And speaking of good value for money, for one week only I've reduced the cost of the ebook of the first book to just one dollar. That's a limited-time offer to promote the series, so if you've not got that and want it, now's your chance.
    Patreon backers at the five-dollar-a-month level and higher have already received copies of the ebook. Those at higher levels will be receiving their copies of the physical books shortly -- they'll be being sent out in waves over the next few weeks. It's because of those backers that I am able to do this podcast at all, and I can't thank them enough for their generosity.See you all in a couple of days, when we'll be looking at the Byrds, and "Eight Miles High".
     
    Links to buy the book:
    Ebooks (and paperback through Amazon)
    Hardback
    Link to buy the first book (only $1 in ebook this week)
    The ebook for Patreon backers

    Episode 138: “I Fought the Law” by the Bobby Fuller Four

    Episode 138: “I Fought the Law” by the Bobby Fuller Four

    Episode one hundred and thirty-eight of A History of Rock Music in Five Hundred Songs looks at “I Fought the Law", and at the mysterious death of Bobby Fuller. Click the full post to read liner notes, links to more information, and a transcript of the episode.

    Patreon backers also have a fifteen-minute bonus episode available, on "Hanky Panky" by Tommy James and the Shondells.

    Tilt Araiza has assisted invaluably by doing a first-pass edit, and will hopefully be doing so from now on. Check out Tilt’s irregular podcasts at http://www.podnose.com/jaffa-cakes-for-proust and http://sitcomclub.com

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Customer Reviews

4.8 out of 5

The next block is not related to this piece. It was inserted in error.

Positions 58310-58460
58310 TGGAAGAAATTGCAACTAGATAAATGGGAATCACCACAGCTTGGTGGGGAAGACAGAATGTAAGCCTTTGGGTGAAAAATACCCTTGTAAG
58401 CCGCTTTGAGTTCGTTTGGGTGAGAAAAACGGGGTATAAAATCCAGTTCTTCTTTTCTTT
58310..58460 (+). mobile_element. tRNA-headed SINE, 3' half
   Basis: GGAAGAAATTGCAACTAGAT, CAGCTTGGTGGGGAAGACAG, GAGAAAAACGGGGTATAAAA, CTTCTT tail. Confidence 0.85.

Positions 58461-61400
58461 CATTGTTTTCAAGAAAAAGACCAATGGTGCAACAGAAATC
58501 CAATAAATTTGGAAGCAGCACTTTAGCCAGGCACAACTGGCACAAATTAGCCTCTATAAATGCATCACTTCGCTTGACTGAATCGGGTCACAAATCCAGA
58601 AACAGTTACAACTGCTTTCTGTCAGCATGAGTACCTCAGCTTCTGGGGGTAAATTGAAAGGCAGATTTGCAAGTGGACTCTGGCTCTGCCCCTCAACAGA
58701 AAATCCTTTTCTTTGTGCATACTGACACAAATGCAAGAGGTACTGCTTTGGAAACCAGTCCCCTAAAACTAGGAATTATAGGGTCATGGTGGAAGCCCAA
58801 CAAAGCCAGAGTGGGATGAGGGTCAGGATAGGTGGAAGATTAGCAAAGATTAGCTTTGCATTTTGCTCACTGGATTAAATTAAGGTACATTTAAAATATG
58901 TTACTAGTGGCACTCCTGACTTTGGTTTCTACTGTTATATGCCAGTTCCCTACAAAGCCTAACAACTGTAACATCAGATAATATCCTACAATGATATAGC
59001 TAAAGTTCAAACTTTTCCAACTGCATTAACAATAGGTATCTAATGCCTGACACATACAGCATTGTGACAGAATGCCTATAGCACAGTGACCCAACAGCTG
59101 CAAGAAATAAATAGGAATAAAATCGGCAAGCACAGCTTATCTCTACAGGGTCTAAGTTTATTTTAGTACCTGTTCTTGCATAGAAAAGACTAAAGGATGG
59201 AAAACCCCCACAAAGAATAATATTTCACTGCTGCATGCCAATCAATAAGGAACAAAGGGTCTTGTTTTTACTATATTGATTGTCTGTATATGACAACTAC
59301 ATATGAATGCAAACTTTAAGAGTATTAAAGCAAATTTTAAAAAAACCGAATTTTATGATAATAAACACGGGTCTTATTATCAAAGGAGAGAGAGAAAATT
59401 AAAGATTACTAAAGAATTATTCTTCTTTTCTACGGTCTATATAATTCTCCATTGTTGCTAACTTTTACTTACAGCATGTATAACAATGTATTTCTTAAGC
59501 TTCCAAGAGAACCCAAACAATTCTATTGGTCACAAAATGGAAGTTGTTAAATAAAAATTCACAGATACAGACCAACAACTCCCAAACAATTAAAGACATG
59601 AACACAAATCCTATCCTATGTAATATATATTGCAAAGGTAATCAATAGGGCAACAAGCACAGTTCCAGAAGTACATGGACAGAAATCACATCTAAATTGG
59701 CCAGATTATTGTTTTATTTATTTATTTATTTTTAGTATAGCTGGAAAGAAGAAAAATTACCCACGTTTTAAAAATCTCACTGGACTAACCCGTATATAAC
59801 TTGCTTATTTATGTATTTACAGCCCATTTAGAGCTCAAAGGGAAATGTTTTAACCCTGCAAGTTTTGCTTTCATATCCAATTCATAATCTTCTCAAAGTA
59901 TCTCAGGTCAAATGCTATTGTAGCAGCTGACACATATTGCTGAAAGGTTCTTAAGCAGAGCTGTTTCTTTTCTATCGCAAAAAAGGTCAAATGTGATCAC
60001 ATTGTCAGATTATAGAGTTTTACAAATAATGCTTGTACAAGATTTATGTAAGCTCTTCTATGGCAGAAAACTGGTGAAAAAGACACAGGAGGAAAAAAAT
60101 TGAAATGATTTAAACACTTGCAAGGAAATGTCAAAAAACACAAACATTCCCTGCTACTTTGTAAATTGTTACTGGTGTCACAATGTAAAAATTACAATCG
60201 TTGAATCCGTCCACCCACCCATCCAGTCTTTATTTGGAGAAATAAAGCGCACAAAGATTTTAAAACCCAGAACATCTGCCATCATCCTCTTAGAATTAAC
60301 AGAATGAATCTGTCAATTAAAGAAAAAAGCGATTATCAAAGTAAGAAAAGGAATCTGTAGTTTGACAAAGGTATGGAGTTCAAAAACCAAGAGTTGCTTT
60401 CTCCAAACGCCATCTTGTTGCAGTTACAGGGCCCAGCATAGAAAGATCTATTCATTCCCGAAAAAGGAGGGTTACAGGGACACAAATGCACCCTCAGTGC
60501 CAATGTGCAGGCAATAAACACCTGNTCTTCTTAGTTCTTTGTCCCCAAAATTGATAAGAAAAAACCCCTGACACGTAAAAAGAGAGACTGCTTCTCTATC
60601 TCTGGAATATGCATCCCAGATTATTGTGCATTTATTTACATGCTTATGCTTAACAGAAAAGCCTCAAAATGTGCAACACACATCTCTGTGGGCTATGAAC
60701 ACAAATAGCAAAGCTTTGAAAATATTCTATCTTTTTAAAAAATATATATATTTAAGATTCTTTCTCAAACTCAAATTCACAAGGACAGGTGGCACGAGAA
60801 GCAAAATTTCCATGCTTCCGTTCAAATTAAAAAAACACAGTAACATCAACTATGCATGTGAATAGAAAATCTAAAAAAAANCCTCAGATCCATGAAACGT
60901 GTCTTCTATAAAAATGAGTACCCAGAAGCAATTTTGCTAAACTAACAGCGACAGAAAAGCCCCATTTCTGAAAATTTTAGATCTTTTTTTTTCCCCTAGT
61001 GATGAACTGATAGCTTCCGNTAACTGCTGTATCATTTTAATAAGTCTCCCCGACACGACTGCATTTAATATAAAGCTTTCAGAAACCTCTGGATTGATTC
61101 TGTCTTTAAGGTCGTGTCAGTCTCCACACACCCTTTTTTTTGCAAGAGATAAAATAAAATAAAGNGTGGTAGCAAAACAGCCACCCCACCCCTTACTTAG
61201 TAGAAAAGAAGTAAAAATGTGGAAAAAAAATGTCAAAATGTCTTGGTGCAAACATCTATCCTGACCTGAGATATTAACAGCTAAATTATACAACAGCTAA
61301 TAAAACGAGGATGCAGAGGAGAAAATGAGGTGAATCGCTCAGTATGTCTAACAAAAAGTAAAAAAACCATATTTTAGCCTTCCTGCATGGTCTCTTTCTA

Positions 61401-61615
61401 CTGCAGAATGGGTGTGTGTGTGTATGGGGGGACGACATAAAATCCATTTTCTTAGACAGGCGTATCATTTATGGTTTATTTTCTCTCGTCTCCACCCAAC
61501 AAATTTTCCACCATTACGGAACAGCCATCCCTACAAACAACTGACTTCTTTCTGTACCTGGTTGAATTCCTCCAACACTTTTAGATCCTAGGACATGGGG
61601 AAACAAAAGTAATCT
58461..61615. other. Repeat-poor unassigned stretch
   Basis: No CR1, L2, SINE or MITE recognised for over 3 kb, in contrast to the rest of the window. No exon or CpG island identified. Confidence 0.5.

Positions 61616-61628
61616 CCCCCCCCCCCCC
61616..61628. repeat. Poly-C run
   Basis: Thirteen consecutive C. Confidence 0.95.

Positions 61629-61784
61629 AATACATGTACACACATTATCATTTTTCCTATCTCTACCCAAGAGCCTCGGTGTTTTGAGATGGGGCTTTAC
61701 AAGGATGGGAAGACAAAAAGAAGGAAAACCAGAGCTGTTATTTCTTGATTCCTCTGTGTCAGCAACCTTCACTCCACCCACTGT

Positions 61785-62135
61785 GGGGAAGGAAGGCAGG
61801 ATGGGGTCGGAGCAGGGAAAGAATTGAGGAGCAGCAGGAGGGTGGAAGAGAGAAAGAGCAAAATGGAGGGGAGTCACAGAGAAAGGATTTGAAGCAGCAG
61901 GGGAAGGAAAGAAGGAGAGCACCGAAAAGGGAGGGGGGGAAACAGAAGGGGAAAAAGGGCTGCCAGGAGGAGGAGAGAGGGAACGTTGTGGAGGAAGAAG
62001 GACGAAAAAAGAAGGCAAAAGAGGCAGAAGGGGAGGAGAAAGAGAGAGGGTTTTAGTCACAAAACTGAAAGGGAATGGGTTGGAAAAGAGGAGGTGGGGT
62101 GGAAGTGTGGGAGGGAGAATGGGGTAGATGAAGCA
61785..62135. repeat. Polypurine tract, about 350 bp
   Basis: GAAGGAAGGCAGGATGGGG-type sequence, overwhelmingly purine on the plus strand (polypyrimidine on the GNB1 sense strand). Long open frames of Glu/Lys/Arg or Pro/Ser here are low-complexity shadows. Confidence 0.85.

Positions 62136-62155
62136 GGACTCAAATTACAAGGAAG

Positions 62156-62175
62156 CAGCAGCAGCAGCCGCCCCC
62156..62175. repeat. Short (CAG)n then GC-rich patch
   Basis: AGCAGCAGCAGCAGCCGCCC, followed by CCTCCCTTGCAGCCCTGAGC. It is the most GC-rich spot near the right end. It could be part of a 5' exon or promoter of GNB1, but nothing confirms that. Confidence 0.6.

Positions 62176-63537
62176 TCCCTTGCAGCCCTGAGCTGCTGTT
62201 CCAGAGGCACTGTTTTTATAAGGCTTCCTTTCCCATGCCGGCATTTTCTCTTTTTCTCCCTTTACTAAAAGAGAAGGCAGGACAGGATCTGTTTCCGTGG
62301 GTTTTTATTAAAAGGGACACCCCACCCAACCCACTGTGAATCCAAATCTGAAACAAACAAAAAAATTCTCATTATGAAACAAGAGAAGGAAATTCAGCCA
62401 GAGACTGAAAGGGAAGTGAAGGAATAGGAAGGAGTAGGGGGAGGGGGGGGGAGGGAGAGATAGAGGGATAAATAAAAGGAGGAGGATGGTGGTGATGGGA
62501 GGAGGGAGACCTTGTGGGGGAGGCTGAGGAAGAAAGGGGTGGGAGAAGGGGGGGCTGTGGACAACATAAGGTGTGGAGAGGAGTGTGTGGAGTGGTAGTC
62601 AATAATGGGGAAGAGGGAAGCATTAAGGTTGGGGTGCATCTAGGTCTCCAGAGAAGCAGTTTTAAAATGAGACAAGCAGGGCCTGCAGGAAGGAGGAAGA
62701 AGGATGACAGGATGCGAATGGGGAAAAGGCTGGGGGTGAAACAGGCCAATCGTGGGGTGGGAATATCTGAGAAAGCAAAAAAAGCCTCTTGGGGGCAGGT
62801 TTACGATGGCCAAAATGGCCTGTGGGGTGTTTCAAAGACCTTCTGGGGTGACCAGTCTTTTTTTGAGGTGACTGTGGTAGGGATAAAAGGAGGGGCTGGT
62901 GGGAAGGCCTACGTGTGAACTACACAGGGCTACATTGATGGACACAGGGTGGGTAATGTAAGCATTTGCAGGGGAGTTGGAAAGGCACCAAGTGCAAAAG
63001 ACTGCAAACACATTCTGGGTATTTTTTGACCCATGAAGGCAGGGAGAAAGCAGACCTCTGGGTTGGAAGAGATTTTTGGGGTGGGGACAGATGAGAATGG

504 Ratings

504 Ratings

Pepibob ,

This is amazingly good!

I cannot believe how informative and interesting this podcast is!
It’s not just the selected song that gets discussed, all of the history and connections get brought up too and it is riveting.

I love the clips that are used to emphasis all of the points made, it’s like going to the most fascinating class on rock and roll.

Andrew is incredible - respectful, amusing, intelligent, polite, and possessing the perfect voice to impart so much factual information in a way that is easy to digest and retain.

I cannot praise this podcast enough. It’s quite simply a marvel and I love everything about it!

Thank you, Andrew :)

rgweld ,

wealth of knowledge

Andrew’s in depth study of music is truly incredible. Ive discovered so much new (old) music and have has my perspective on so much music change.

Countryclassic ,

Absolute must-hear

This is probably the best podcast on Rock music history you will find. It is well-presented and thoroughly researched, and Andrew Hickey goes out of his way to be respectful of race, gender, religion, and ethnic differences. He is also brutally honest about the good and bad sides of the people he mentions. Overall it is a fascinating podcast!